I always thought the USOC choice would come down to LA v. Boston because they are so different in style. While LA re-uses the Colosseum, it's plan is very spread out and very car dependent. Boston would lack a permanent stadium like LA would have, but all of its venues (save one or two) would be within a four mile radius and completely accessible by public transport or within walking distance of key tourism locales and transport hubs. LA presents a very west coast bid, Boston presents a very east coast bid. An interesting contrast.

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Honestly, though I support a Boston bid, an 80,000 seat stadium would be better. That said, Tokyo's stadium plan for 2020 is, I believe, around 55,000. Barcelona was in the 70,000 range, Montreal's stadium was around 60,000, Seoul's around 65,000.

at the time of the olympics tokyo will be 80k, and montreal was also at 80k as was seoul.

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"In direct terms, O'Connell stated that if any gap existed between revenues and budget costs for the Games, the City of Boston would not pay a single dollar to it."

One last critical note: All security costs would fall under the jurisdiction of the Secret Service, and would therefore be paid for by the federal government.

I find it hard to believe they'll be able to hold to that promise. The actual costs of hosting the Olympics are probably going to be greater than what they initially project (inevitably, that's what almost always happens), so I'm curious where that money would come from. It's very foolish to think that Boston could host an Olympics and the city/state wouldn't be on the hook for any of it. Particularly if they think they can get this all done (minus pre-planned infrastructure improvements) for $5 billion. Athens spent double that and that was an Olympics that will have occurred 20 years prior. London spent more than double that. I find it hard to believe that Boston thinks they can do this for less money than previous hosts and that revenues from private sources and Games-related income (i.e. television revenue and ticket sales) will cover the entire budget. If that were the case, we probably wouldn't be seeing this backlash from Western European countries balking at the prospect of bidding for an Olympics. And keep in mind that Boston has to bid and win the vote to host the Olympics before they can start talking about all this money that the IOC is going to provide them. If it were that simple, a lot of cities would probably show more interest in hosting the Olympics.

Now let me state one thing here. Most of us here are, at best, armchair experts on these sorts of manners. I'm not trying to imply that the folks running this committee and those reporting on it don't know what we're doing and that somehow they're missing some obvious points that we're bringing up here. But I've said it before and I'll say it again.. it's a lot easier putting all this on paper than it is actually putting plans in motion and convincing the USOC and then eventually the IOC to select Boston's plan as they one they want for 2024.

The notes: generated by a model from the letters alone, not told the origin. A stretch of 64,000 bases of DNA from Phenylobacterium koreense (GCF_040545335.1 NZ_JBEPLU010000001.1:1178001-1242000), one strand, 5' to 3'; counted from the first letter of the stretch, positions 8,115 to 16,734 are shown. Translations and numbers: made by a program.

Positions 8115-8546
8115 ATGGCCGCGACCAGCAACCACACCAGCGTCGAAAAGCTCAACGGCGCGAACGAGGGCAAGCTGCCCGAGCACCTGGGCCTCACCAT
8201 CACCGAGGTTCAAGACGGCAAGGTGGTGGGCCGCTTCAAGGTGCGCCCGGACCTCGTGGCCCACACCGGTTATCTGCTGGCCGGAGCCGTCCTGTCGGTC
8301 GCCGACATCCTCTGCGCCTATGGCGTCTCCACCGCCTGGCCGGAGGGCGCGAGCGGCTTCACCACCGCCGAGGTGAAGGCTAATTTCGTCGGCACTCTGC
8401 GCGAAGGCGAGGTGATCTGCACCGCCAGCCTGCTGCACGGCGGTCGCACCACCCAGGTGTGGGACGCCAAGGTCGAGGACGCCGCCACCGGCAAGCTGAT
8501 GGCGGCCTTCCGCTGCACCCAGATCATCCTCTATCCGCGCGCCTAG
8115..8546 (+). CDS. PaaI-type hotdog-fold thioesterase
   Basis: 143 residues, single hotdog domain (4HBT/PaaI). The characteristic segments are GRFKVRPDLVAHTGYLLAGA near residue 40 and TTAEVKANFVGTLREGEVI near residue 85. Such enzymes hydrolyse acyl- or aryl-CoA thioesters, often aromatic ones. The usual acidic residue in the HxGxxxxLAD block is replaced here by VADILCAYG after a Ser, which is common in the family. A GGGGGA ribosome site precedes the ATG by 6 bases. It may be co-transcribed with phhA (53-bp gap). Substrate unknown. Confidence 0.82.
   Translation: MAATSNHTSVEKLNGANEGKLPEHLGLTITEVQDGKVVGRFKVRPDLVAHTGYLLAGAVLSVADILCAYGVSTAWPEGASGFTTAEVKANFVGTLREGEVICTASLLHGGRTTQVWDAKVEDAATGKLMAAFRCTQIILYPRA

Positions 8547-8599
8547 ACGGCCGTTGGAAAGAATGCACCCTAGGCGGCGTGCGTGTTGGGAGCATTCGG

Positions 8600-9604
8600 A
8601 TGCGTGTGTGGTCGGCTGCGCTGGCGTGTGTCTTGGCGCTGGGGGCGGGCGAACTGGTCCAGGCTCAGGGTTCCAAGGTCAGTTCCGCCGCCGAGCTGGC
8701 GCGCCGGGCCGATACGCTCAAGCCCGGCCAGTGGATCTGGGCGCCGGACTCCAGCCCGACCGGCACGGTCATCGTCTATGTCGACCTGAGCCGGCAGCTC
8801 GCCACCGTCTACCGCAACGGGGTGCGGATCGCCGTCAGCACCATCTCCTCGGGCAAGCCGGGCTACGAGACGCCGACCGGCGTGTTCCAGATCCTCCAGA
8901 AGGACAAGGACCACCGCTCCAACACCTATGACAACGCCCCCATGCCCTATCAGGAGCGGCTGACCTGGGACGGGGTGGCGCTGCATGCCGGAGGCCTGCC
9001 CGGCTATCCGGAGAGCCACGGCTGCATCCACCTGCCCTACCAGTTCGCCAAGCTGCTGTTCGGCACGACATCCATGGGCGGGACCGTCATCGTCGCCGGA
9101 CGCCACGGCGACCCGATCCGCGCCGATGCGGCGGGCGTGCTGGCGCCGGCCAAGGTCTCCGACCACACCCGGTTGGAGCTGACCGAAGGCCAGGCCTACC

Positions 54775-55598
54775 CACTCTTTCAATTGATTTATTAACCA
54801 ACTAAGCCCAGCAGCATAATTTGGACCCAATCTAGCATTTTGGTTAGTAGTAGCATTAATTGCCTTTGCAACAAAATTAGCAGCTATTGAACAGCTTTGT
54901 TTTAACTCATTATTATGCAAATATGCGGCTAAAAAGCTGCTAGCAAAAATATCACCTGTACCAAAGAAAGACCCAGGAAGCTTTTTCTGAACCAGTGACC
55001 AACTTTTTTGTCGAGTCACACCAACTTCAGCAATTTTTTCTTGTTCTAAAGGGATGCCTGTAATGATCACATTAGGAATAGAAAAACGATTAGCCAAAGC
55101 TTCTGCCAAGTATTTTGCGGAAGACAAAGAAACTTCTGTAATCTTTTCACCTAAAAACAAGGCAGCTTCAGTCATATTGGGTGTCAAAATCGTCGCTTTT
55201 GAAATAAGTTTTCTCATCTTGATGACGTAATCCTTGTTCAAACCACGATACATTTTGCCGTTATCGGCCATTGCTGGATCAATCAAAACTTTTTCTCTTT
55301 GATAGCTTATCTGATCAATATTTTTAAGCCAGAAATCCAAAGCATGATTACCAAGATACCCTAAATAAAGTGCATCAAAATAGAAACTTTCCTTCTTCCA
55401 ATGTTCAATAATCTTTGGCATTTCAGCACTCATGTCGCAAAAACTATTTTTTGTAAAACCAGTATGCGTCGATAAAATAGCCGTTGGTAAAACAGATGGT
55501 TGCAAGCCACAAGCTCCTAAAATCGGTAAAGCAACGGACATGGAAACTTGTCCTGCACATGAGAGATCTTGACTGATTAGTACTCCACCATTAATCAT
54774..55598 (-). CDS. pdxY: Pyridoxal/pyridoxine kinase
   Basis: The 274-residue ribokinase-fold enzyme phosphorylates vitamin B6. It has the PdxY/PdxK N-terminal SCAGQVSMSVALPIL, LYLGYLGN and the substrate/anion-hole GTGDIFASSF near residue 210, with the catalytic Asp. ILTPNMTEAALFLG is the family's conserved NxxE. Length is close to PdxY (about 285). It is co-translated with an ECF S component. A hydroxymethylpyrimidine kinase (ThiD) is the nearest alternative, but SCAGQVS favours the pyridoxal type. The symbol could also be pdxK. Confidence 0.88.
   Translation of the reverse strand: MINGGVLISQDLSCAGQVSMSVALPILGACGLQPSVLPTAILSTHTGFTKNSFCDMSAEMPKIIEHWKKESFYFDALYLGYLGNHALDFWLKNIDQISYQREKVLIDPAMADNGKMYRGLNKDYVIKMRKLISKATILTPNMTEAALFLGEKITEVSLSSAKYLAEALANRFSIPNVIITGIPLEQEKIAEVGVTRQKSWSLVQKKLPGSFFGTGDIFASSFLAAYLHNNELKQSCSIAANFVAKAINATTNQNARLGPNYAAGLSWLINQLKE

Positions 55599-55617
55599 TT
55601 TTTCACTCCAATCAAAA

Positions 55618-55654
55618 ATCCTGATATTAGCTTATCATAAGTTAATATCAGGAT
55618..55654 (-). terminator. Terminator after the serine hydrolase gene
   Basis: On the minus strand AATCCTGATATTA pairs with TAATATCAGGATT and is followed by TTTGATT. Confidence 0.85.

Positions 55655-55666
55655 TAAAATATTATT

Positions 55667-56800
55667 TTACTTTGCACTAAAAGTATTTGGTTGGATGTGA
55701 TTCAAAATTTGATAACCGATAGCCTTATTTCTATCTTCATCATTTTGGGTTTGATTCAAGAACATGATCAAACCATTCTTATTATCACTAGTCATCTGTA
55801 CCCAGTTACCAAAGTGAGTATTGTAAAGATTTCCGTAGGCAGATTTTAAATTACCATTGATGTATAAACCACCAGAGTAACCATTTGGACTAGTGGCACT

Ok I really can't stand these new Boston guys. Am I the only one who feels that way?

Go back to page 4 of this thread and I think you'll find your answer to that question

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I stand corrected. I just read that Tokyo's plan was to increase it's 55k seater to an 80k seater.

Even after having to scale down the new Tokyo stadium by 20% they managed to keep the 80,000 seats and cut the price in half... if they can do that we can do anything..

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Projects and spending from the State Transportation Bill have nothing to do with the Olympics. Some projects there might help somewhat with transportation in the region, but there will be other necessary projects to improve transit to handle capacity issues that the system would face in the future with or without an Olympics.

If the MBTA doesn't get things like improved signal systems or the Red-Blue Connector then there is literally no reason to support the Olympics.

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Projects and spending from the State Transportation Bill have nothing to do with the Olympics. Some projects there might help somewhat with transportation in the region, but there will be other necessary projects to improve transit to handle capacity issues that the system would face in the future with or without an Olympics.

If the MBTA doesn't get things like improved signal systems or the Red-Blue Connector then there is literally no reason to support the Olympics.

Well then maybe you should read the bill? All of those things are to be completed by 2017...

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Well then maybe you should read the bill? All of those things are to be completed by 2017...

Rik the new orange and red line trains wont even be arriving til 2018

west station 2020

dmus 2018-2020

and thats only large size projects they finish spending the money by the doesnt everything will be done by then

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Rik the new orange and red line trains wont even be arriving til 2018